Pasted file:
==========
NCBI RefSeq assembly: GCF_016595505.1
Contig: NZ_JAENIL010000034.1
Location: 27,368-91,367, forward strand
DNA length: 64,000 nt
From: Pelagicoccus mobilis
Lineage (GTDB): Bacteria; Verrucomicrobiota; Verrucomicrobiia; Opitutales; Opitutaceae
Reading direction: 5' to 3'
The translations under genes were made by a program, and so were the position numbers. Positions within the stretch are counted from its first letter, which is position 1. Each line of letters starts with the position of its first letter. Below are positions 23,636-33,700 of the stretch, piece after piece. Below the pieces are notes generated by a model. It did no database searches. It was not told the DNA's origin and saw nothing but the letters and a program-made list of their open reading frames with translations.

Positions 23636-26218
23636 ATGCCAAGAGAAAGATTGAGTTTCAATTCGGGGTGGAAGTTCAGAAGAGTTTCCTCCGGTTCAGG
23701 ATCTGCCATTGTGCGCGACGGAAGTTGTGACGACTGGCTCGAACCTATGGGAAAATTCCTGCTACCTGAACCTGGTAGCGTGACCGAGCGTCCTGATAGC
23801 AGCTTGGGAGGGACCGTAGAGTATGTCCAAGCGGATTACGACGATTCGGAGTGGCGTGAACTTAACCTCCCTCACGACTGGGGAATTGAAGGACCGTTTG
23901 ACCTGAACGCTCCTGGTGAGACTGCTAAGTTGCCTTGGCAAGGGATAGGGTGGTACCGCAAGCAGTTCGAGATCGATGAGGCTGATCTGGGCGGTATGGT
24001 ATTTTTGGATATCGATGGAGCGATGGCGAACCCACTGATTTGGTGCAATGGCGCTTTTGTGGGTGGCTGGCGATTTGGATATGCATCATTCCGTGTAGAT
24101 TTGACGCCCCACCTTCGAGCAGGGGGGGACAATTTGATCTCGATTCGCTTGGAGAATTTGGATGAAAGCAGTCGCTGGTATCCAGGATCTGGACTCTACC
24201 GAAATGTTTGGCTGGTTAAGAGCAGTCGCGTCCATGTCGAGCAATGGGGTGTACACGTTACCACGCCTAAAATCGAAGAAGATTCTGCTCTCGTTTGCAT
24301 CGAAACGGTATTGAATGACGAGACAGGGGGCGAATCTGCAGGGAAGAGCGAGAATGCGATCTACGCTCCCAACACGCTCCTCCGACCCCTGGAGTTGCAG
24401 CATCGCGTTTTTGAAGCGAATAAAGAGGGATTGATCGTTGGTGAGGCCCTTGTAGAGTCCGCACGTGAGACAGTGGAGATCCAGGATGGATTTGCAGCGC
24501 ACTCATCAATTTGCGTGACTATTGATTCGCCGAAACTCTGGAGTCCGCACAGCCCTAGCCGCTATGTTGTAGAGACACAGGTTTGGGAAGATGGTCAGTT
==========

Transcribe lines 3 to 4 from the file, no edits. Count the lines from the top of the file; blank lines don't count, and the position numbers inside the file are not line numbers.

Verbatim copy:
Location: 27,368-91,367, forward strand
DNA length: 64,000 nt